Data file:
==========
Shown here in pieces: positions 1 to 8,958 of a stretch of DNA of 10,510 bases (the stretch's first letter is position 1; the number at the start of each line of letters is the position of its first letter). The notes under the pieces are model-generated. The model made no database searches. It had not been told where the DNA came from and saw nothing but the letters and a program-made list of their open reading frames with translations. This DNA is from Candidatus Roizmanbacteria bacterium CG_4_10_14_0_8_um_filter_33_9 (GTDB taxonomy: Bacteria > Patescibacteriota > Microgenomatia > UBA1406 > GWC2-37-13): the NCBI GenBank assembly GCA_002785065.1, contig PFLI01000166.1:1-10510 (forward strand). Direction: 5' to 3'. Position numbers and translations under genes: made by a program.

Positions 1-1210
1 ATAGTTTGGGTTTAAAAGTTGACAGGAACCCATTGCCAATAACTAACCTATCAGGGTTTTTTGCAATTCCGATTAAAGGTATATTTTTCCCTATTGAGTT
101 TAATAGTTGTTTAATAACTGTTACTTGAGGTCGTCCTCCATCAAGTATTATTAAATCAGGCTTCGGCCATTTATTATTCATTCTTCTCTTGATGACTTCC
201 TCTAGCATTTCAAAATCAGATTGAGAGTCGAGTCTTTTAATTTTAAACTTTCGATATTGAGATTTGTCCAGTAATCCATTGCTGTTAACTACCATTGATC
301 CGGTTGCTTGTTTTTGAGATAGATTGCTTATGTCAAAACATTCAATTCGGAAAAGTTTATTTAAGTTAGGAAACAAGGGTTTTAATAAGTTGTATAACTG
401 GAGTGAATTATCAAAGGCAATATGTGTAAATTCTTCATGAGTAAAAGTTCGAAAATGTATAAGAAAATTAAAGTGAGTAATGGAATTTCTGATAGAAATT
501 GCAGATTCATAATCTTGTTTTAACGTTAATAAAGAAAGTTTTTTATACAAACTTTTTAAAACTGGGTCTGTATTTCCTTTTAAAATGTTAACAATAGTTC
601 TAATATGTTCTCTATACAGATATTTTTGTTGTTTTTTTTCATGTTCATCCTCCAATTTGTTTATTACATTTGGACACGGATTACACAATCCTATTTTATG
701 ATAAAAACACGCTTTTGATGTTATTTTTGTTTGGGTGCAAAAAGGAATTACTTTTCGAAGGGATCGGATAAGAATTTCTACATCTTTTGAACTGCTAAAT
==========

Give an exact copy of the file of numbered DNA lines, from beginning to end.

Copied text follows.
Shown here in pieces: positions 1 to 8,958 of a stretch of DNA of 10,510 bases (the stretch's first letter is position 1; the number at the start of each line of letters is the position of its first letter). The notes under the pieces are model-generated. The model made no database searches. It had not been told where the DNA came from and saw nothing but the letters and a program-made list of their open reading frames with translations. This DNA is from Candidatus Roizmanbacteria bacterium CG_4_10_14_0_8_um_filter_33_9 (GTDB taxonomy: Bacteria > Patescibacteriota > Microgenomatia > UBA1406 > GWC2-37-13): the NCBI GenBank assembly GCA_002785065.1, contig PFLI01000166.1:1-10510 (forward strand). Direction: 5' to 3'. Position numbers and translations under genes: made by a program.

Positions 1-1210
1 ATAGTTTGGGTTTAAAAGTTGACAGGAACCCATTGCCAATAACTAACCTATCAGGGTTTTTTGCAATTCCGATTAAAGGTATATTTTTCCCTATTGAGTT
101 TAATAGTTGTTTAATAACTGTTACTTGAGGTCGTCCTCCATCAAGTATTATTAAATCAGGCTTCGGCCATTTATTATTCATTCTTCTCTTGATGACTTCC
201 TCTAGCATTTCAAAATCAGATTGAGAGTCGAGTCTTTTAATTTTAAACTTTCGATATTGAGATTTGTCCAGTAATCCATTGCTGTTAACTACCATTGATC
301 CGGTTGCTTGTTTTTGAGATAGATTGCTTATGTCAAAACATTCAATTCGGAAAAGTTTATTTAAGTTAGGAAACAAGGGTTTTAATAAGTTGTATAACTG
401 GAGTGAATTATCAAAGGCAATATGTGTAAATTCTTCATGAGTAAAAGTTCGAAAATGTATAAGAAAATTAAAGTGAGTAATGGAATTTCTGATAGAAATT
501 GCAGATTCATAATCTTGTTTTAACGTTAATAAAGAAAGTTTTTTATACAAACTTTTTAAAACTGGGTCTGTATTTCCTTTTAAAATGTTAACAATAGTTC
601 TAATATGTTCTCTATACAGATATTTTTGTTGTTTTTTTTCATGTTCATCCTCCAATTTGTTTATTACATTTGGACACGGATTACACAATCCTATTTTATG
701 ATAAAAACACGCTTTTGATGTTATTTTTGTTTGGGTGCAAAAAGGAATTACTTTTCGAAGGGATCGGATAAGAATTTCTACATCTTTTGAACTGCTAAAT